Why you need the Discipline of Getting Things Done
Every high-growth start-up and scale-up is supported by a strategy. But this only leads to results when the strategy is executed in a skilful and disciplined way. Getting things done is a challenge for many companies. Edouard Fourcade and Matthias Klaesener, advisors at Fortino Capital, experience this first hand. At the CEO Summit 2022, they gave their advice.
For Edouard Fourcade and Matthias Klaesener, Formula 1 pit stops are a perfect example of getting things done. In the space of a few seconds, the race car is lifted off the ground, tyres changed, the front wing adjusted and any other problems fixed.
Strategies are not enough
F1 races are won or lost in the pit stop. And 'winning' happens to be the only thing that matters for the tech companies in Fortino Capital's portfolio. According to Edouard: “There's no room for failure if you want to outperform your competitors. Nor are strategies enough. They also have to be executed.”
Together with Matthias Klaesener, Edouard helps tech start-ups and scale-ups face the challenge to make things happen. Edouard focuses on French companies. Matthias on German ones.
“Procedures are the way to go,” says Matthias. “They provide an accurate plan of action.”
Peter De Brabandere, founder of BizzMine, also believes in procedures and saw the results in his scale-up. “I believe that 'good enough is not enough'," says Peter.
“Because everyone wants to be the best, including your competitors. Sales are one of the areas where we've tightened up procedures and ensured perfect execution. We've eliminated the non-productive time which means our salespeople no longer have to wait for the customer to come back to us. Now they know exactly what actions they can take whereas before they just had to wait. This means we no longer lose time and can keep the conversations with customers going. This is the differentiator in sales, with significantly better sales results.”
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Three key factors to get things done
Clear procedures contain three factors, according to the Fortino consultants:
- A procedure tells everyone exactly WHAT their job entails, where it starts and ends. For example: when is a marketing lead ready to be handed over to sales.
- A procedure describes HOW the job should be done. “Even the most experienced people need continuous training,” says Edouard. “I think of a sniper who practises every day, even though his job is to protect people and never shoot. But if he does have to shoot, he mustn't miss the target.”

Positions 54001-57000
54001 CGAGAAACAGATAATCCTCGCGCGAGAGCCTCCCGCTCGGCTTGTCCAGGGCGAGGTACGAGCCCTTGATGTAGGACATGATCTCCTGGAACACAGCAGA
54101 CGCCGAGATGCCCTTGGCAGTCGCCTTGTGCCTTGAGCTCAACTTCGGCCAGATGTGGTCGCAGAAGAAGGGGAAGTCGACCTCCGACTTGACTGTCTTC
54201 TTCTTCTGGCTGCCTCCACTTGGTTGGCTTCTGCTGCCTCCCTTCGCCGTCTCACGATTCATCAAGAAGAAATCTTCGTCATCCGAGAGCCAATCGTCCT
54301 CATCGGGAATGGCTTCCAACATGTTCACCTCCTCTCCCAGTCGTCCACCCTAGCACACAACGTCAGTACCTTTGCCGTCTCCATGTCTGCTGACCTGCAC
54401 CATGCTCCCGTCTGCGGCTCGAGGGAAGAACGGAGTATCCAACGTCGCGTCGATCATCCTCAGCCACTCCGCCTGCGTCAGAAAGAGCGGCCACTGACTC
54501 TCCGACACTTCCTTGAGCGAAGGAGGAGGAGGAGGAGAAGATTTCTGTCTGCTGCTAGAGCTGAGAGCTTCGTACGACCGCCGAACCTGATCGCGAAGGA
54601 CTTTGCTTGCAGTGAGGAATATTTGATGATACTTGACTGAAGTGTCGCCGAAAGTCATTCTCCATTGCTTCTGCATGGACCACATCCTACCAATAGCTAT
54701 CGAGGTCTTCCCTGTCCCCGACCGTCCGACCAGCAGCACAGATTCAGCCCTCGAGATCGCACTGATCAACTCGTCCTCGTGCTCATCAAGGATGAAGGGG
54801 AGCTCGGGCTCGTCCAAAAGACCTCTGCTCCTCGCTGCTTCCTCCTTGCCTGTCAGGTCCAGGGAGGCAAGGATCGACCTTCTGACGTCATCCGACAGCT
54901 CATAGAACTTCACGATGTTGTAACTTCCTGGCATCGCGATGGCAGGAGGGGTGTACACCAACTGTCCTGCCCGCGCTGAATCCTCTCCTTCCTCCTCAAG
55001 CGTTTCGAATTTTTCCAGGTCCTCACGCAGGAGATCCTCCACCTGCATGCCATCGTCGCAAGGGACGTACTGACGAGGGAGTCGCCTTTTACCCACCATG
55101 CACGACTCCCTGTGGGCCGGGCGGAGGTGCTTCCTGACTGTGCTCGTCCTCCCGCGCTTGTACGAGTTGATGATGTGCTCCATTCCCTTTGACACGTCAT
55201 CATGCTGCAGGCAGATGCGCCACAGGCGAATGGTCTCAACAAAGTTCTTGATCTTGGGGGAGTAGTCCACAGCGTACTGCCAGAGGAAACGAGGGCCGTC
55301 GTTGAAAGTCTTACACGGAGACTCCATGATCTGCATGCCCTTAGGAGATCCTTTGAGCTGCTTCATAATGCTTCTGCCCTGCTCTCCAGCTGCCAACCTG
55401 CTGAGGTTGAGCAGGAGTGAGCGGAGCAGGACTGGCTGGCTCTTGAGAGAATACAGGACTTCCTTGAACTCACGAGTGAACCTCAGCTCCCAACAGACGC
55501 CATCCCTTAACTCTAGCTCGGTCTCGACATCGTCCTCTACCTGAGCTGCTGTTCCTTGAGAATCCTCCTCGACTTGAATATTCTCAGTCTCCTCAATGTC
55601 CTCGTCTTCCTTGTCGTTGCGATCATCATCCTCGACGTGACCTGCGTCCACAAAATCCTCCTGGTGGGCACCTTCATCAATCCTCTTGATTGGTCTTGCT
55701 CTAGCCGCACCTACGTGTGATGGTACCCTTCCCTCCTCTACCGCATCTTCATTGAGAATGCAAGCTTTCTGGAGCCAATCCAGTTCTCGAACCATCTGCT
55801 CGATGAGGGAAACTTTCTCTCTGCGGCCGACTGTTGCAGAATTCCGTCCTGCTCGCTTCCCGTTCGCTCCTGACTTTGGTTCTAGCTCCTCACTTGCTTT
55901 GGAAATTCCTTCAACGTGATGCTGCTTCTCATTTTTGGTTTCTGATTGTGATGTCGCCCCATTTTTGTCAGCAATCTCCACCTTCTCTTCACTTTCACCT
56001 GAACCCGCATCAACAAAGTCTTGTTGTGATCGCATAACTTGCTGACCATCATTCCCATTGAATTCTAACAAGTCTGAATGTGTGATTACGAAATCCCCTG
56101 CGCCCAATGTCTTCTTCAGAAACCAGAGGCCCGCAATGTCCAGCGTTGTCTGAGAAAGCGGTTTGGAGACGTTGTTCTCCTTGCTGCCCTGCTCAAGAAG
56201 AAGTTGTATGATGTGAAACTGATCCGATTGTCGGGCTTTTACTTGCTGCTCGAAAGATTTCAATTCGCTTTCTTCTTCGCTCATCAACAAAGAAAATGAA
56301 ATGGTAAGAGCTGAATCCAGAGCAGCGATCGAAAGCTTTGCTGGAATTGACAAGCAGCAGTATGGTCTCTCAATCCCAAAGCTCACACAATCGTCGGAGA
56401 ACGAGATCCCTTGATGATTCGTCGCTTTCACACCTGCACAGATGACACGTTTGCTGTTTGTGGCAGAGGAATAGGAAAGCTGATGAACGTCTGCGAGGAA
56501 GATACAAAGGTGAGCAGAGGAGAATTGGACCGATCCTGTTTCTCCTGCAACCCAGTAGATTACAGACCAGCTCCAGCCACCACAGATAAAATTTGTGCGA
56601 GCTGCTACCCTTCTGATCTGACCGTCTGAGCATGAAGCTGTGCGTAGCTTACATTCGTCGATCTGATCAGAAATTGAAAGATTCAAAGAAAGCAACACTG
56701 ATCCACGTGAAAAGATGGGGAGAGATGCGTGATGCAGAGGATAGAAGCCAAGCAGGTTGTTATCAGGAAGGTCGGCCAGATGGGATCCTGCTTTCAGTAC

- Every team member knows what the CONSEQUENCES are for the others if they don't do their job properly. “In other words, you know that the goal can't be achieved if you make mistakes. And you can step in for others if something happens.”
Discipline is crucial in this. “You can only become and remain number one if you scrupulously follow the established procedures in finance, sales, marketing, etc. at all times,” Edouard adds. “If you do this, there's no room for uncertainty and doubt."
The Fortino advisor likes to refer to Admiral William McRaven's famous speech to students: “'If you want to change the world … start off by making your bed’, says the admiral. In this speech, he emphasise the importance of discipline and small routines.”
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Beware of the danger of procedures
Sticking to routines and always focusing on small steps is extremely difficult. Details seem less important after a while as long as you follow the spirit of the procedure, people are quick to think. One of Edouard's friends unfortunately experienced the catastrophic consequences of such negligence: “He knew the diving procedures very well. But that one time he didn't check the rebreather of his diving equipment properly. At a depth of eighty metres, things went wrong. Water ended up in his lungs and he died.”
But procedures also have dangers. “Germans like to follow procedures,” confirms Matthias, who is German himself. “That makes it easier to get things done right. But sometimes we tend to define rules too strictly and too extensively, making them very complex and hindering innovation and change. However, a culture of innovation is crucial in a rapidly changing SaaS market.”
Cultural differences also complicate matters for people whose job it is to monitor procedures. “The French often look for shortcuts in procedures,” acknowledges Frenchman Edouard. “They want to bend the rules and look for reasons to avoid applying them.”
Professional management has to be able to deal with these challenges, subject to one last piece of advice: perfection is not necessary. “Looking for the perfect procedure is dangerous. It's better to draw up good rules and then stick to them,“ Matthias concludes.